The Treasury has shifted the burden of dealing with Moi-era men linked to the theft of taxpayers’ money in the Kroll Report to the Attorney-General amid pressure for asset confiscation.
Treasury secretary Henry Rotich told the parliamentary Committee on Finance that the forensic audit was commissioned by the Justice ministry in 2013 and AG should provide details on how to handle the report.
He was responding to a petition by Mukurweini MP Kabando wa Kabando that is before the committee seeking to compel the government to seize the more than £1 billion (Sh142 billion) looted from taxpayers and stashed in offshore bank accounts and prime real estate overseas.
The lost funds are quoted in forensic study by Kroll Associates that showed systematic looting of public resources and hidden in more than 40 tax havens around the world by way of cash in banks, land, ranches, and shares in blue-chip multinationals.
“We are not in a position to provide information. We don’t have the Kroll report,” Mr Rotich said Tuesday. “The forensic audit was performed for the Justice and Constitutional Affairs ministry and the Governance and Ethics office. The AG’s office, which is the successor to these offices, is better placed to provide more information on this.”
Mr Kabando now wants the Finance Committee to make public the Kroll Report and take charge of tracing and recovering the pillaged assets hidden abroad.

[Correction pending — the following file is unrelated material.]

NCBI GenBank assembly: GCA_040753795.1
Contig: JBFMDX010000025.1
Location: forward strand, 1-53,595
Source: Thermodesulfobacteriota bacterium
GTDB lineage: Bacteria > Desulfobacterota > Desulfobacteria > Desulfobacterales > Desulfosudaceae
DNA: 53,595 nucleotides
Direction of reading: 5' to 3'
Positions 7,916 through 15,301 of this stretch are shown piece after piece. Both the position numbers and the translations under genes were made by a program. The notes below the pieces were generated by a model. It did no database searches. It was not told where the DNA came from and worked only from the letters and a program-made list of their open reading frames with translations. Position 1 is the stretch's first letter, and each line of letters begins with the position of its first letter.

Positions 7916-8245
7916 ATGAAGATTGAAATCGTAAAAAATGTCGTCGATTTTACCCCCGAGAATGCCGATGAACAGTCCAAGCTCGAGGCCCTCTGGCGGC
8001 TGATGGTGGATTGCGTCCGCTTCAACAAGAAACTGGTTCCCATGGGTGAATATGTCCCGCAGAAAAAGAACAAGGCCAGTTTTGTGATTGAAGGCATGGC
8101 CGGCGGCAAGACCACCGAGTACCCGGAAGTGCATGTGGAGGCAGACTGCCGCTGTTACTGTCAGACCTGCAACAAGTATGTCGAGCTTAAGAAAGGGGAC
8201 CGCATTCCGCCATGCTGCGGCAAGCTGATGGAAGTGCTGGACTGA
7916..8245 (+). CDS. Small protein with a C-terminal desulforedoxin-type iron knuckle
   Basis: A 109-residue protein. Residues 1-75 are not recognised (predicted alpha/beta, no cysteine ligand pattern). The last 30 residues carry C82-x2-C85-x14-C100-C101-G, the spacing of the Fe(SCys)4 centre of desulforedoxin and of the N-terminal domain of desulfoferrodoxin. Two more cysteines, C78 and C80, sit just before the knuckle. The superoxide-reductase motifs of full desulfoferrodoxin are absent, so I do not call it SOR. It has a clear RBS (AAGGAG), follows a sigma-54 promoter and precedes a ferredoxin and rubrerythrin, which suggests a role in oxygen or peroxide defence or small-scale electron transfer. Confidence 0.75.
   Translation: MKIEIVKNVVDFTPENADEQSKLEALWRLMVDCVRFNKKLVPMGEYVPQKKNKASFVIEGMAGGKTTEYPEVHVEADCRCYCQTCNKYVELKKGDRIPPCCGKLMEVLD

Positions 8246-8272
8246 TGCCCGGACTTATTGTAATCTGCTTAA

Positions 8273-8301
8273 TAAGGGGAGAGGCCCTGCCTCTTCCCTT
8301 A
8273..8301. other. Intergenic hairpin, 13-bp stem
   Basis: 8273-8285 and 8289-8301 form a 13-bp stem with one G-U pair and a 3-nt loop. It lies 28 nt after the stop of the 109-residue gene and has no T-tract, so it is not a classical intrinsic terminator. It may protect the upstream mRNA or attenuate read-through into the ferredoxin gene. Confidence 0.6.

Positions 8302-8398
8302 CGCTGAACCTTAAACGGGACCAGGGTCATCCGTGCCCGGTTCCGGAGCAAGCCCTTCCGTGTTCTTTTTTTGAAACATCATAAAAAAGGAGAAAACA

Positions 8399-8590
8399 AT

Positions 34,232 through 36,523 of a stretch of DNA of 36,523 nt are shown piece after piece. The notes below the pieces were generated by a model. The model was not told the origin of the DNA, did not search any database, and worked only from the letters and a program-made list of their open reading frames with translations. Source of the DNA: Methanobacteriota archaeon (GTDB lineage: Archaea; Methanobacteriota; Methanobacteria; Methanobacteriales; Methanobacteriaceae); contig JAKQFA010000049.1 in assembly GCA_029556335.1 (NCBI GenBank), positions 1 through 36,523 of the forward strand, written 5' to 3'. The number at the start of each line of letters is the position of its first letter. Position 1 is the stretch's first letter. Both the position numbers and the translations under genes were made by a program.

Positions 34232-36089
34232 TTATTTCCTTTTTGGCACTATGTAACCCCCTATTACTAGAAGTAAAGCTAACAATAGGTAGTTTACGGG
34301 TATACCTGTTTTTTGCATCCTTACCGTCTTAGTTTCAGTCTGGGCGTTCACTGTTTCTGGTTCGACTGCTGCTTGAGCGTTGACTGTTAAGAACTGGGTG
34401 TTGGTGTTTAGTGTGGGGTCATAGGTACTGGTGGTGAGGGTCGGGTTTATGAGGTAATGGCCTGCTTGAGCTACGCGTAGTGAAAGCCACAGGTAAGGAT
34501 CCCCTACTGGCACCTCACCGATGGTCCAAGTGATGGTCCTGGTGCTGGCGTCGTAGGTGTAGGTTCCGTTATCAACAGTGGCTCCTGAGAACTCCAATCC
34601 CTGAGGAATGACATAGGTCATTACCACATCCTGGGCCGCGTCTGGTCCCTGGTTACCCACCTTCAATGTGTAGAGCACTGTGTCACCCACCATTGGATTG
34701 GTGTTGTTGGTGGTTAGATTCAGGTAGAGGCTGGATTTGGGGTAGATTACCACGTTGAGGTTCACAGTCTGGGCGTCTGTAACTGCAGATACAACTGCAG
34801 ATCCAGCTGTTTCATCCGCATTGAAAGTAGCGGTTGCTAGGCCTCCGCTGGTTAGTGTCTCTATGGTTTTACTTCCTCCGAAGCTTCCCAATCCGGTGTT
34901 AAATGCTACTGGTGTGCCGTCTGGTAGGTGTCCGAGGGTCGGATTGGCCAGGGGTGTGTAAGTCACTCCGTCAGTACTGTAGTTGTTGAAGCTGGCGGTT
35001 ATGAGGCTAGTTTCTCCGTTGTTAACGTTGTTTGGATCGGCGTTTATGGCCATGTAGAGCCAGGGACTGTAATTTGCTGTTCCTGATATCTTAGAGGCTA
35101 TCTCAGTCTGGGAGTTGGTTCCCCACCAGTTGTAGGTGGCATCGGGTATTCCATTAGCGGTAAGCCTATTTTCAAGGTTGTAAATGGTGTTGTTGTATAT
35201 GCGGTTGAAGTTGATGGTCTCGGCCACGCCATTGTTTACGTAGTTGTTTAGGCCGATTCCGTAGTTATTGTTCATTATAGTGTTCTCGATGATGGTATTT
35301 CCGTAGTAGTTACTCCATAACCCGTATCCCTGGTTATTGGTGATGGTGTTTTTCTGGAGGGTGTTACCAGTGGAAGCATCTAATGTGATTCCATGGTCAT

The assets overseas include multi-million pound properties in London, New York, and South Africa; as well as a 10,000 hectare ranch in Australia.
President Mwai Kibaki hired Kroll Associates in 2003 to track and repatriate funds stashed abroad by business people and top public officials in the Kanu regime, but findings have never been made public even after whistleblower site WikiLeaks published the explosive report in the run-up to the 2007 General Election.
Kroll say they were never allowed to finish the assignment, a signal that US firm managed to track a share of the stolen wealth.
The UK government had offered to help trace and repatriate the stolen funds stashed in Britain Those named in the 110-page Kroll Report include retired President Moi’s sons Philip and Gideon, Joshua Kulei, who served as private secretary to Moi, ex-powerful minister Nicholas Biwott and former VP Geroge Saitoti (deceased).
Mr Kulei allegedly owns several palatial residences in London “where his children go to school” says the report, giving addresses such as 19 Eaton Park, Cobham, Surrey, Flat 11, No49 and Lowdnes Square London.
In September 2007, then government spokesman Alfred Mutua (now Machakos governor), confirmed that the government had received the Kroll Report in 2004.
The Kroll Report said that Philip Moi had assets worth £384 million while his brother Gideon Moi (currently Baringo senator) was reported to be worth £550 million. This translates to Sh54.5 billion and Sh78.1 billion respectively at current exchange rates.
Some top officials in the Kibaki government were also named in the Kroll Report.